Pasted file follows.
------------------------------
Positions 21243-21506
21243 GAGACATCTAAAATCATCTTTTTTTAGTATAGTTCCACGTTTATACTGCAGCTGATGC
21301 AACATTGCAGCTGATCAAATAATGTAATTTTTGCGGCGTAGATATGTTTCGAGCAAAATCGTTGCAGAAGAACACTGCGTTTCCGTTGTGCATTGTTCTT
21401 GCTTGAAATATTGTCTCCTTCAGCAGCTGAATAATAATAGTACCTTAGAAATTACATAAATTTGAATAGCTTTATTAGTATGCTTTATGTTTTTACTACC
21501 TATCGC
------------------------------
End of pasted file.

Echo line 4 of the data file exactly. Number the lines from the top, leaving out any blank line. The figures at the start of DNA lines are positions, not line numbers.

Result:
21401 GCTTGAAATATTGTCTCCTTCAGCAGCTGAATAATAATAGTACCTTAGAAATTACATAAATTTGAATAGCTTTATTAGTATGCTTTATGTTTTTACTACC